Towards Community-based Landslide Preparedness in Malaysia


marital status of the respondents differ significantly but the main effect of location, marital status and the interaction between them are significant. Similarly, the comparison of attitude between location and income determines a statistically significant effect only for location with small effect size. A Bonferroni test indicates that the mean score for the income Group 6 (+RM10000) is significantly different from other group with lower income. In regards to employer, employment status and highest education level, there is only statistically significant effect for location with small effect size. The comparison could not show any statistically significant effect for location, types of house, and the interaction. Moreover, Bonferroni test indicates that double storey terrace house type of housing area is significantly different from that of flat (high rise building with units of residents). Likewise, Village house is significantly different from flat. Finally, for present or current housing area, post-hoc comparison indicates that highland is significantly different from flat land. The remaining housing areas do not show any significant difference. Table 7: Summary of Two-way ANOVA: Interaction Main Effects Effect effects size F P<.05 F P<.05 .59 .63 1.97 .12 .96 .10 .06* 2.74 .01* 2.03 .72 1.2 .42 2.2 1.57 .59 .08 .50 .31 .74 .054* .14 .62 .03* .04* 1.1 3.3 1.39 .76 1.53 .43 3.5 .40 .01* .21 .55 .17 .73 .02* Attitude Post-hoc test Sig. between groups Malay & Chinese Group18-29 & 60+ >10000 & 1000 below >10000 & 1001-2000 >10000 & 2001-3000 >10000 & 3001-5000 none none Government & no employer Not provided by analysis 2 storey terrace & Flat Village house & Flat, Highlands & Flat land P<.05 .00 .01 .00 .00 .00 .01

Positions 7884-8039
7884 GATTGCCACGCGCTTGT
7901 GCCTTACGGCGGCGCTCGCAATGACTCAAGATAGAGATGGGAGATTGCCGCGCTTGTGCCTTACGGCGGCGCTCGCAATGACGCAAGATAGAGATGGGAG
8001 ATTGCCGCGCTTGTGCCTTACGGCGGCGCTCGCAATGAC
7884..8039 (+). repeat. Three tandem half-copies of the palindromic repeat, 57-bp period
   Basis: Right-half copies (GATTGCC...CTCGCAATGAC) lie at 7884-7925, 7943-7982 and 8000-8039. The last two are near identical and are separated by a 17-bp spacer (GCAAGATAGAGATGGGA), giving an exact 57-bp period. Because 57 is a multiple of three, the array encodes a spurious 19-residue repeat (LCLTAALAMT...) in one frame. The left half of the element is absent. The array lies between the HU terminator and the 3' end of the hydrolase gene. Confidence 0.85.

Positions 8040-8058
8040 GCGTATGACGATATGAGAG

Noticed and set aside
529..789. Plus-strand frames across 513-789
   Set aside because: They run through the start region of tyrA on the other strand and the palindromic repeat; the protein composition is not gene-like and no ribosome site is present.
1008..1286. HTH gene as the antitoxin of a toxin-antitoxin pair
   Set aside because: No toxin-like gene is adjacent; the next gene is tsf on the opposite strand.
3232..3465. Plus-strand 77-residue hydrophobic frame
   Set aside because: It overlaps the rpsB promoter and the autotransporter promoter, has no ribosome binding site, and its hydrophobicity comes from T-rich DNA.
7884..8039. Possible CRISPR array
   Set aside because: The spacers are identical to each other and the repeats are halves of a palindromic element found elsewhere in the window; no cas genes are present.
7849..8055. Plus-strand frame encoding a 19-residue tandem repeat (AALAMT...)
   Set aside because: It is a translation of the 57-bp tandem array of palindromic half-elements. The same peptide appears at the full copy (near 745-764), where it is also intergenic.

Independent Variables Race Age Income Marital Status Employment Status Employer Highest Education level Types of house Present Housing Area

.00 .00 .00 .00

.32*

Independent Variables Race Age Income Marital Status Employment Status Employer Highest Education level Types of house Present Area Housing

Table 8: Summary of Two-way ANOVA: Knowledge Main Effect Interaction effects Post-hoc test Effects size F P<.05 F P<.05 Sig. between groups Malay & Chinese, .97 .4 1.04 .37 Malay & Indian, Chinese & Others .87 .5 .74 .66 Group18-29 & 30-39 2.13 .06 1.45 .23 None 1.15 .32 .43 .79 Married & unmarried 2.3 .06 .48 .85 Part time & Student Government & private .93 .42 .46 .76 Government & personal Government & no employment. 1.11 .35 1.10 .36 Not provided by analysis 2 storey terrace & Flat 2 storey terrace & Apart Village house & Flat, Village house & Apart Highlands & Flat land Highland & steep land

P<.05 .00 .00 .01 .00 .00 .02 .00 .01 .00 .01 .00 .00 .00 .00 .02

.42

.89

.76

.52

1.57

1.95

.82

.48

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Towards Community-based Landslide Preparedness in Malaysia 5.2 Knowledge